Sir Max in an opinion piece entitled “American Universities Declare War on Military History: Academics seem to have forgotten that the best way to avoid conflict is to study it.” hits the nail on the head.

The revulsion from war history may derive not so much from students’ unwillingness to explore the violent past, but from academics’ reluctance to teach, or even allow their universities to host, such courses. Some dub the subject “warnography,” and the aversion can extend to the study of international relations. Less than half of all history departments now employ a diplomatic historian, against 85% in 1975. As for war, as elderly scholars retire from posts in which they have studied it, many are not replaced: the roles are redefined.

More here.

Navy Drops the Ax on Bonnie Dick, 2 LCS, and 3 PCs

As the fiscal year plays out the Navy has released tentative inactivation dates for eight vessels. One is the battered and economically unsavable USS Bon Homme Richard (LHD-6), which blazed away last year to the point of no return. Perhaps a mothballed LHA can be retrieved from Pearl Harbor’s loch and returned to service for a few years to make up for the shortcoming.

Another hit, laying up the old MSC-controlled fleet tug USNS Sioux (T-ATF 171) is a natural course of action as the Navy is building a new and more capable class of tugs to replace the older vessels.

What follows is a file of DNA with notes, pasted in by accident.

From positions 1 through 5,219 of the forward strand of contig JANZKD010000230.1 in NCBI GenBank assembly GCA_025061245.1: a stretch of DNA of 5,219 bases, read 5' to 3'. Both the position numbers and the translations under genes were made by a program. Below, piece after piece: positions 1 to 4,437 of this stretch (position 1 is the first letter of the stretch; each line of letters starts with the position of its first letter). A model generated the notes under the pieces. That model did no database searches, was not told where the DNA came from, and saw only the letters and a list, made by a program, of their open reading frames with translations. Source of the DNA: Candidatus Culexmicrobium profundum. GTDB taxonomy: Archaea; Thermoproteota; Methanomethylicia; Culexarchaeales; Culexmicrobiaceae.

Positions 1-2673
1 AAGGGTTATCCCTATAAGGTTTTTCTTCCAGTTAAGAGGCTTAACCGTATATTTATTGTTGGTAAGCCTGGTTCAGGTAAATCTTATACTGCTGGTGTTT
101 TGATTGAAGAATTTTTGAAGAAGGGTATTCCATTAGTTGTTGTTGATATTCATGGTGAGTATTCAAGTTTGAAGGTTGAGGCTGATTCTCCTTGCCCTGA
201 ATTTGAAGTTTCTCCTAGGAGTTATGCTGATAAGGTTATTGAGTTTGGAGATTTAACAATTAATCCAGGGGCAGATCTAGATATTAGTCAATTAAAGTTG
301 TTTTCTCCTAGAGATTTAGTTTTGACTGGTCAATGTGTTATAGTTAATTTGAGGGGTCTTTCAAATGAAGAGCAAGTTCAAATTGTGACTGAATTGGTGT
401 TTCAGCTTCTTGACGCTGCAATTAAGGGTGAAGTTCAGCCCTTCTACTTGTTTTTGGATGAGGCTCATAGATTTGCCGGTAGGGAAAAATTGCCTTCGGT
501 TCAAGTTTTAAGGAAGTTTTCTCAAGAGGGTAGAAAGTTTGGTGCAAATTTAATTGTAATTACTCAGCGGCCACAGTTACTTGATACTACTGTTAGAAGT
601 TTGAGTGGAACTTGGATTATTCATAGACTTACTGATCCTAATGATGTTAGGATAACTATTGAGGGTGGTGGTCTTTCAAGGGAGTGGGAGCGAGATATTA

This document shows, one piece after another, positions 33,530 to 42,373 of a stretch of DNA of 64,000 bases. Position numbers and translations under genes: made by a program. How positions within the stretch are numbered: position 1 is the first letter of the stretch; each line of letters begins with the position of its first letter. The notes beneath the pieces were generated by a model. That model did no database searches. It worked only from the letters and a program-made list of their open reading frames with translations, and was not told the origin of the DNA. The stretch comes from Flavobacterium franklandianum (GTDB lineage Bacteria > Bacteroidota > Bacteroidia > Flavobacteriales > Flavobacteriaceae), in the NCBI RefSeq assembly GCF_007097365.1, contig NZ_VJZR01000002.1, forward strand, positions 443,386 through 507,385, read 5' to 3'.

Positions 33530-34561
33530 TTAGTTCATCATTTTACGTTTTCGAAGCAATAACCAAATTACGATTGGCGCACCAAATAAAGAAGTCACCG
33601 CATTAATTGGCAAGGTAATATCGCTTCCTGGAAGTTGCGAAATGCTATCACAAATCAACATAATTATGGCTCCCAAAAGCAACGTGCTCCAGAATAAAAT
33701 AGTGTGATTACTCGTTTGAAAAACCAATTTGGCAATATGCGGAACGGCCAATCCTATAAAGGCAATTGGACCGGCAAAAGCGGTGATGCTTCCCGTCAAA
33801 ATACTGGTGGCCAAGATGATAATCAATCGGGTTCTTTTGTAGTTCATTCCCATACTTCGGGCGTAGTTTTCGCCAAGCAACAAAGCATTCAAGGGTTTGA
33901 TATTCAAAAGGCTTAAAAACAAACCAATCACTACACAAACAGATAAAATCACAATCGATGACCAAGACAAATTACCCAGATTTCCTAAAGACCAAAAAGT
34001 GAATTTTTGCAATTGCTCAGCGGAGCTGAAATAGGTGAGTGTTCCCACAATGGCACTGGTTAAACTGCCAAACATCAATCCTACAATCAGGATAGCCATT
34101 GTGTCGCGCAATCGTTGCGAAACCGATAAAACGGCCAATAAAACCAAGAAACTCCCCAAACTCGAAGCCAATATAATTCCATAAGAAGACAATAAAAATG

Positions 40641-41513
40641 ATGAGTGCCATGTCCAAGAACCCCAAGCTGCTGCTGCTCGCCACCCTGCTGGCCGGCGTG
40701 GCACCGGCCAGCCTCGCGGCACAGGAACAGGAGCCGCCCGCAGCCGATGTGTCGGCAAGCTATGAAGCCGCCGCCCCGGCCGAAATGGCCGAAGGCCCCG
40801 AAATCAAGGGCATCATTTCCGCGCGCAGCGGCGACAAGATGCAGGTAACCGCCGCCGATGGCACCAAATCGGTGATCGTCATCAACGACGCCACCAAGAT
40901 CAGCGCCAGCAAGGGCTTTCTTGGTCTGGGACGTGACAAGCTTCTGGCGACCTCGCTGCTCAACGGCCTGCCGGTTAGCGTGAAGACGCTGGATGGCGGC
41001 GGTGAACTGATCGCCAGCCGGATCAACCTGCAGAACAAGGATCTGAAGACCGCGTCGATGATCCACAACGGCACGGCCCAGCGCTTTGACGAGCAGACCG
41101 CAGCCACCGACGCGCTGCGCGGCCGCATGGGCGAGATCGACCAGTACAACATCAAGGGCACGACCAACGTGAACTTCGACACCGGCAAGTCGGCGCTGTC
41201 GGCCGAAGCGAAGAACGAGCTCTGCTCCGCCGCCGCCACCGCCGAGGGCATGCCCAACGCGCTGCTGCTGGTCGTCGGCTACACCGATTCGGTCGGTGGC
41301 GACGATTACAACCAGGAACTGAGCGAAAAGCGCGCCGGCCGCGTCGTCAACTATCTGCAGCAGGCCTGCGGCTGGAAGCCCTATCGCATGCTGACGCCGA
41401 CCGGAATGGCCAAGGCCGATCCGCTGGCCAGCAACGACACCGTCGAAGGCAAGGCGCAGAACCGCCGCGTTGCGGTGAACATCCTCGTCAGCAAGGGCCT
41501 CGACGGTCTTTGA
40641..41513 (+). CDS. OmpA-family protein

In a gut punch, the two initial class leaders for the Little Crappy Ships, USS Freedom (LCS-1) and USS Independence (LCS-2), will be taken out of commission this summer, their apparent beta tests concluded after just 12 years. USS Fort Worth and USS Coronado, ships with even fewer miles, are certain to follow.

USS Fort McHenry (LSD-43) will be laid up in April. The 33-year-old Whidbey Island-class dock landing ship will not be needed anymore in a gator fleet that is gaining big hulled 25,000-ton LPDs at the same time that the Marines are shedding all of their tanks and most of their artillery. Notably, she is the first of her class on the block.

Finally, three of the much-maligned 170-foot Cyclone-class patrol craft, USS Zephry (PC-8), USS Shamal (PC-13), and USS Tornado (PC-14) will be deactivated by 2 March 2021, with the first two set to be scrapped and the Tornado placed up for Foreign Military Sales. As class leader Cyclone was given to the Philippines in 2004, you can guess where Tornado will likely wind up.

NAVAL STATION MAYPORT, Fla. (Feb. 16, 2021) Sailors conduct a decommissioning ceremony aboard the Cyclone-class patrol ship USS Shamal (PC 13) at Naval Station Mayport, Fla. Shamal is one of three Cyclone-class patrol ships being decommissioned at Naval Station Mayport. (US Navy photo by Mass Communication Specialist 3rd Class Austin G. Collins)

In short, Big Navy never liked the PCs and have repeatedly tried to kill them off over the years, shopping them overseas and to the Coast Guard. However, they have proved very useful in the Persian Gulf– where most are forward deployed– and as the sole assets for the 4th Fleet in the Gulf of Mexico/Caribbean. With the Coast Guard’s new and more effective 158-foot Sentinel-class Fast Response Cutters reaching 50~ hulls, six of which are set to be deployed to Bahrain, it seems like the Navy is electing to go more Coasty in the Iranian small-boat Cold War.